AF fine tuning

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AF fine tuning

Postby Stany Buyle » Mon 30 May 2011 08:45

:!: :!: :!: :!: Important note before reading further this topic: :!: :!: :!:

Legal disclaimer: The information written in this article are findings of a user, they are not meant as an official tutorial by any means.
The owner of this website nor the author of this topic have any responsability in possible problems, OOF images or loss of data you may encounter while using this method.


:arrow: related topic on this forum: Lens AF-finetuning: Do YOU finetune your lenses and how?
:arrow: related topic on this forum: Very impressed with old version 28-75 F2.8 tamron on my D700 (after AF fine-tuning)
:arrow: related topic on this forum: My D700 AF fine tuning method, step by step... :idea: (*)
:arrow: related topic on this forum: Lens align from

AF fine tuning was introduced at Nikon since D3 and it's an incredible feature. Once you master a good method, some lenses who seem to be garbage can turn into a lens that renders tack sharp images even wide open. My tamron that I bought for a bargain price together with a second hand fuji S5pro was a good example of what fine tuning can do ...

Recently I bought a Nikon D7000 with 18-105 kit and initially it produced quite soft images and even very soft when shot wide open. After fine tuning the 18-105 and my 105AF-S VR to -10 it renders perfectly sharp images.
Under while my AF fine tuning method has changed and improved though. I do not use the 45° focus chart anymore(*) while I found out it can fool the camera AF system and result in flawed conclusions.
The new method I use is done on a flat focusing target as expained here below with sample pictures.

step 1: Before doing anything else I double check if it is sure the camera or lens I'm examinating has a back-front focusing issue:
  • I put my camera with lens mounted perfectly aligned in height and paralel to the sensor surface to the target.
  • Switch to MF
  • Set your camera to aperture setting (A) and set the lens to the largest possible aperture for the most shallow DOF (lowest F-value).
  • Switch on LV and focus manually until you see the image perfectly sharp (while using maximum magnification in LV you can see better if it's sharp).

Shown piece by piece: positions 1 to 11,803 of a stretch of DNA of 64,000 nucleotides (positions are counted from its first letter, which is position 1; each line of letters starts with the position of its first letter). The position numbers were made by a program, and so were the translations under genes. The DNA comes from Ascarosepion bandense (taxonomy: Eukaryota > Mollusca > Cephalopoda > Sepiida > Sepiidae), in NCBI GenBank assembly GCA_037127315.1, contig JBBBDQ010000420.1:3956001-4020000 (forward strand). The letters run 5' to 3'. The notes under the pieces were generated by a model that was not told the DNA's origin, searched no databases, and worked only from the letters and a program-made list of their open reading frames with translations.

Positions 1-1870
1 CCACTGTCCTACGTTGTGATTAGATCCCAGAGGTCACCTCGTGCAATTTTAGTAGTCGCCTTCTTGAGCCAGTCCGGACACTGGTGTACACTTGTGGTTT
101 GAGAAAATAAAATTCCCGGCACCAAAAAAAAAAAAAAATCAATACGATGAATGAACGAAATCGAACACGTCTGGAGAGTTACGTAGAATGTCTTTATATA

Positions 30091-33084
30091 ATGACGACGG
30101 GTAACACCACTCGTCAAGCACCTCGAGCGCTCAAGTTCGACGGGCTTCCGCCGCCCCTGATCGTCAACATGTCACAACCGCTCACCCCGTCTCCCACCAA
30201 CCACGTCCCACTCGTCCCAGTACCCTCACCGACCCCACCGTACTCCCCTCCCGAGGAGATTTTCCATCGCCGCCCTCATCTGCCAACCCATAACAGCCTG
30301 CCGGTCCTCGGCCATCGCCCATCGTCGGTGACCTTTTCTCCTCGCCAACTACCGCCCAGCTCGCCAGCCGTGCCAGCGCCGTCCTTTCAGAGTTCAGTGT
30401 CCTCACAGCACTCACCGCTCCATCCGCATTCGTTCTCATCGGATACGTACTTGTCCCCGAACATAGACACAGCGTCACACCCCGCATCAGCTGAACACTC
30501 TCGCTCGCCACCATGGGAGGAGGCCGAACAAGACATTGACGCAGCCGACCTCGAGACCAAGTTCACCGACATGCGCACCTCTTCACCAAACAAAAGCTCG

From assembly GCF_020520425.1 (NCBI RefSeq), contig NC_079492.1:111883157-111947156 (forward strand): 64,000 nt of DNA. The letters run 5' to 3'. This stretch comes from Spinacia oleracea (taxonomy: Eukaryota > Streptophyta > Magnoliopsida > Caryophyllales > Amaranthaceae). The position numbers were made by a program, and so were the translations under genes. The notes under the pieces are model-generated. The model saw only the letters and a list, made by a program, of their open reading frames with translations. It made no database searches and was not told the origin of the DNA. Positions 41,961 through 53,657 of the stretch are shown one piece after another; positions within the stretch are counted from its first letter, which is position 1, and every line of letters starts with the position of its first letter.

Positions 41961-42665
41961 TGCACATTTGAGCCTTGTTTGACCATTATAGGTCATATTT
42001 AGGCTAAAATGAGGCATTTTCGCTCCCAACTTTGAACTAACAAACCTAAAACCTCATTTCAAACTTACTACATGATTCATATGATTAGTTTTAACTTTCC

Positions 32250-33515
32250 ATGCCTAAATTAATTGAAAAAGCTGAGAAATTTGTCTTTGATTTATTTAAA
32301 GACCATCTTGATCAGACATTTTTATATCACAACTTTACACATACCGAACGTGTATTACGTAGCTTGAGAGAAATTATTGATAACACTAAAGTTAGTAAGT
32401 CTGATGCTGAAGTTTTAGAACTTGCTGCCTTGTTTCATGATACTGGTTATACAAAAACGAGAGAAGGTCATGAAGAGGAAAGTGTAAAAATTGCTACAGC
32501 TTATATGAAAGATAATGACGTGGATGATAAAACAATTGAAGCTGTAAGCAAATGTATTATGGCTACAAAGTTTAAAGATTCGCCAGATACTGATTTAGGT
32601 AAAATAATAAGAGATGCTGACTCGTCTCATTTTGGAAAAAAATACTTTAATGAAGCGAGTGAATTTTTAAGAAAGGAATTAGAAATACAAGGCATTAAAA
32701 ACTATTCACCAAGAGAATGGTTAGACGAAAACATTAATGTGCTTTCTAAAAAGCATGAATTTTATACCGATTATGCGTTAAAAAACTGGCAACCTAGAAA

• Switch on AF
  • Press the shutter half to see what the camera AF does...
    If you notice the AF module reacts by adjusting the perfectly obtained sharpness in MF, there might be a severe back or front focusing issue.

step 2: take test images from a very contrasty flat target which is perfectly aligned in height and paralel to the focal plane and sensor of your camera while using tripod, self timer and exposure delay mode.
take test shots at -20; -15; -10; -5; 0; +5; +10; +15 and + 20 AF fine tuning value(don't forget to save after every value) while re-focusing every time (I always force re-focusing by holding my hand in front of the lens and press AF button)

step 3: Compare the shots in Capture NX, bridge or any other image viewer or photo program
choose the AF fine-tune value which seems to give the sharpest image

Step 4: Do another series of testshots while refining to 1 step each (f.i. -5; -6; -7; -8; -9; -10; -11)
Compare the shots in Capture NX, bridge or any other image viewer or photo program
choose the AF fine-tune value which seems to give the sharpest image

Step 5: save that value for that specific lens. Your camera will automatically recognise that specific lens when you mount it later again and apply the saved value.


Be aware that there might be subtle differences among test done in daylight and artificial light or flash. I always do bothg tests but the differences are subtle to none.

Even though professional developed tools for focus calbiration like lens align are easier to use and give more options, a simple bussiness card can serve perfectly as a test target for autofocus fine tuning:
(test images were taken while in camera sharpening set to 2 and "neutral" shooting mode)

A screenshot of a 100% crop of an image with D7000 and 16-85 without AF-fine tuning (value 0)

And a screenshot of a 100% crop of an image with D7000 and 16-85 with AF-fine tuning value set to -17

This topic will be continued....
kindest regards,

I like better one good shot in a day than 10 bad ones in a second...
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Stany Buyle
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